Melissa A Orlie

Section 1

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Associate Professor Emerita of Political Science
Associate Professor of Gender and Women's Studies
Associate Professor of Philosophy

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Contact Information

Office Hours

  • Mondays, Wednesdays and by appointment

Specializations / Research Interest(s)

  • Classical, modern, and contemporary political theory
  • Marx, Nietzsche, Freud
  • Democratic theory and practice
  • Psychoanalysis
  • Ecological thinking and practice

Research Description

  • Melissa Orlie's teaching and writing engage tensions and convergences among political, ecological, psychoanalytic and ethical concerns. 

    Orlie is currently finishing a book manuscript entitled The Nietzsche we need now (including chapters on "Nietzsche's new materialism," "Masochism as a developmental achievement," "Making beautiful by learning to love what is necessary" "Wakefulness itself," "Singularly loving earthly life: Becoming lover, parent, land steward" and "Commonly loving earthly life: From modern political economy to ecological commonwealth"). 

    Her next project, Changing Nature and Politics (a number of essays for which are already published or in press), elaborates distinctly democratic and ecological criticisms and alternatives to modern political economy. Drawing upon the impersonal materialism of Nietzsche's most affirmative thinking, Orlie argues we need to confront the disjunctures between the scale of space and time imagined by modern political economy and those required for the cultivation of ecological resilience and political efficacy. 

    Orlie's longest term work in progress, Local Wisdom,  is a collection of essays on thinkers who explain and exemplify the important relationship between wise judgment and the cultivation of intellectual and affective capacities attentive to the singularity of place and time (including essays on Socrates, Machiavelli, Montesquieu and Tocqueville, Darwin, Nietzsche, Simone Weil, D.W. Winnicott, Aldo Leopold, and Wendell Berry). While each figure is well aware that the aim of thinking is to generalize, each also presses us to acknowledge how the singular features of locale effect wise judgment and advisable action. Each figure explores practical ways of incorporating such singularity into meaningful theoretical statements.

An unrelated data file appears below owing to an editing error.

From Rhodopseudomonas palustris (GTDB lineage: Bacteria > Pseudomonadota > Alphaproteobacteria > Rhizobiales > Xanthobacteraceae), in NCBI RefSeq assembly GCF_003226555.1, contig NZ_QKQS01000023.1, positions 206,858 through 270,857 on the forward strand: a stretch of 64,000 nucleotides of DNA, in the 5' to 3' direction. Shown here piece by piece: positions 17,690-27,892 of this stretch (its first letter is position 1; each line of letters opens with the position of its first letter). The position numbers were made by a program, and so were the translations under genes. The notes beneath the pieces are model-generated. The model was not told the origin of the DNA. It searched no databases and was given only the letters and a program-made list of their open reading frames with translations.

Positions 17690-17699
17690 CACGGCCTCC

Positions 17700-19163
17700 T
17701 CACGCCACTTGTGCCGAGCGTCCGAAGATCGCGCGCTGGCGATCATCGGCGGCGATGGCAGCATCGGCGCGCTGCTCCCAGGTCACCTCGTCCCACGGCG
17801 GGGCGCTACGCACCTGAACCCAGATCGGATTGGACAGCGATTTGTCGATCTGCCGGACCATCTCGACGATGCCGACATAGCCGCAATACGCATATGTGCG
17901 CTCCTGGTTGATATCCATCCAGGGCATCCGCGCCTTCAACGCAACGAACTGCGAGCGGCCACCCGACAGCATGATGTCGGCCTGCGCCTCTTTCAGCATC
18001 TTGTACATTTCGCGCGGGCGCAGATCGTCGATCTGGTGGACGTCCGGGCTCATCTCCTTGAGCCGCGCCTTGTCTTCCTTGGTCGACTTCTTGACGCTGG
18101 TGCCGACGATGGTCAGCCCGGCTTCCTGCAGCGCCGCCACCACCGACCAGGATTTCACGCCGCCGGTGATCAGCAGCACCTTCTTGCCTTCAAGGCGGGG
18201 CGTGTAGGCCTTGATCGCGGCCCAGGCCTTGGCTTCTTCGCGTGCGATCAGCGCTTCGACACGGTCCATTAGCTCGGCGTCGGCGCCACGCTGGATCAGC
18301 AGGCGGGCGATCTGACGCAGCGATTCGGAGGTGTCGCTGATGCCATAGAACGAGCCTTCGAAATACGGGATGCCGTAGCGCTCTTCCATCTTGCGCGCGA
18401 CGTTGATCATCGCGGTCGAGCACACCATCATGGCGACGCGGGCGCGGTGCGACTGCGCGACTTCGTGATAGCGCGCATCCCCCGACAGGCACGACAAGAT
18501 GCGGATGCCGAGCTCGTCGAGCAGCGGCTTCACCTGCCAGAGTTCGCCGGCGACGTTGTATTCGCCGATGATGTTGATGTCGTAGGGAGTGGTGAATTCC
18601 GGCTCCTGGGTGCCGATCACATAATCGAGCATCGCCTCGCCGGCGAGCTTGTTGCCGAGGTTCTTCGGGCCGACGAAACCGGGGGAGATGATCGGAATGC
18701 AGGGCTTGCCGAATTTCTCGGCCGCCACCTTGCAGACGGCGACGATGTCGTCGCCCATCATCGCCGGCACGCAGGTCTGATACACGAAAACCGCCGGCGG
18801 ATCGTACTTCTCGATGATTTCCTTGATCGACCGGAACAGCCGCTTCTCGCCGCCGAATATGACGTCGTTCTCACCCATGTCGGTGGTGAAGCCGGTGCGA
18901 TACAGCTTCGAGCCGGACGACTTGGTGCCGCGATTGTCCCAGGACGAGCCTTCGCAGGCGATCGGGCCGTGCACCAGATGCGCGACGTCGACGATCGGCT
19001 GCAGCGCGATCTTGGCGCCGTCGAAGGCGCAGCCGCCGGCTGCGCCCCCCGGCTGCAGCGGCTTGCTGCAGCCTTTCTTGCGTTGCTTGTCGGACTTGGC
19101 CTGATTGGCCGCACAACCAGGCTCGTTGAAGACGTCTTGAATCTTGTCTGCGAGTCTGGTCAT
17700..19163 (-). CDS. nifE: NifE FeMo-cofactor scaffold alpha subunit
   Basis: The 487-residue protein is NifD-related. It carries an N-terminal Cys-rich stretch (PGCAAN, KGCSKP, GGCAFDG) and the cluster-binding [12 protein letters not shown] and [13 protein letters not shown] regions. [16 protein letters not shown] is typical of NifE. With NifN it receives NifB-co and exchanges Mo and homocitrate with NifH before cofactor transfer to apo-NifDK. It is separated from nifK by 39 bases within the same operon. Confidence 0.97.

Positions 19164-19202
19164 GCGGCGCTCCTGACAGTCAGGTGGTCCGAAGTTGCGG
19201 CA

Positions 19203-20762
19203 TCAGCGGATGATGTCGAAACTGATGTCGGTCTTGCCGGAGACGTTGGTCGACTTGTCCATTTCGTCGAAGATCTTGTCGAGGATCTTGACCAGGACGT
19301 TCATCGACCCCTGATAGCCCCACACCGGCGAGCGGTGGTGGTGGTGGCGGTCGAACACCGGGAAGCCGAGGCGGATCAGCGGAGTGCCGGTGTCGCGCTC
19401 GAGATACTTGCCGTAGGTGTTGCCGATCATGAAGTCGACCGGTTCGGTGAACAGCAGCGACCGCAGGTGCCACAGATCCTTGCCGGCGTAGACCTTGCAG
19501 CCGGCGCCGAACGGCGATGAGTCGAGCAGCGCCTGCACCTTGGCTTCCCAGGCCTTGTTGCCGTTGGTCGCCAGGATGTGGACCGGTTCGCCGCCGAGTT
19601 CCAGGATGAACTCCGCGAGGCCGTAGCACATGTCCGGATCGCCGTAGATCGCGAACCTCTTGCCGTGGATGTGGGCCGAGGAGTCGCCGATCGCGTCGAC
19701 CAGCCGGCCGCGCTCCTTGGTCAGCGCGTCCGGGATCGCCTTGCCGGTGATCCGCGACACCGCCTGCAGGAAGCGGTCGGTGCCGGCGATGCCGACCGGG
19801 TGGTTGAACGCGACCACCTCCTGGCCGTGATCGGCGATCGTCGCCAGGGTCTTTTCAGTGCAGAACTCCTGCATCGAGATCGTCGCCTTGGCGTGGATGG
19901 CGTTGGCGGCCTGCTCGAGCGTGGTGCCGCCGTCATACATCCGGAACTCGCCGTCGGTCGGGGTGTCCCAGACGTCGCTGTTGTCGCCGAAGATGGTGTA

• B.A. 1984 University of California at Santa Cruz, Department of Politics
  • M.A. 1987 Princeton University, Department of Politics
  • Ph.D. 1991 Princeton University, Department of Politics


  • Classical Political Theory (PS 371 & PS 571)
  • Modern Political Theory (PS 372 & PS 572)
  • Contemporary Political Theory (PS 377 & PS 579)



  • Orlie, Melissa A. Living Ethically, Acting Politically. . Cornell University Press, 1997.

Book Contributions

  • "Recovering the vocation of political theory:Toward an ecological understanding of the political." Radical Futures Past. . Ed. Rom Coles, Mark Reinhardt, and George Shulman. University of Kentucky , 2014.
  • Orlie, Melissa. "Making sense of negative liberty: Berlin’s antidote to political rationalism." Isaiah Berlin and the Politics of Freedom: ‘Two Concepts of Liberty’ 50 Years Later. . Ed. Bruce Baum. Routledge, 2013.
  • "For the love of earthly life: Nietzsche’s late aesthetic turn." The Aesthetic Turn in Political Theory. . Ed. Nikolas Kompridis. Continuum, 2013.
  • "Impersonal Matter." New Materialisms: Ontology, Agency, Politics. . Ed. Diana Coole and Samantha Frost. Duke University Press, 2010. 116-136.
  • "Charles Taylor and Feminism: From recognition of identity to a politics of the good." Contemporary Philosophy in Focus: Charles Taylor. . Ed. Ruth Abbey. Cambridge University Press, 2004. 140-165.
  • "Political Capitalism and the Consumption of Democracy." Democracy and Vision: Sheldon Wolin and the Vicissitudes of the Political . . Ed. William E. Connolly and Aryeh Botwinick. Princeton University Press, 2001. 138-160.

Journal Articles

  • "There is no alternative." Theory & Event 12.2 (2009):
  • "Mass Support for Power Politics." South Atlantic Quarterly 105.1 (2006): 217-240.
  • "The desire for freedom and the consumption of politics." Philosophy & Social Criticism 28.4 (2002): 395-417.

Research keywords

  • Political Theory, Psychoanalysis, Environmental Philosophy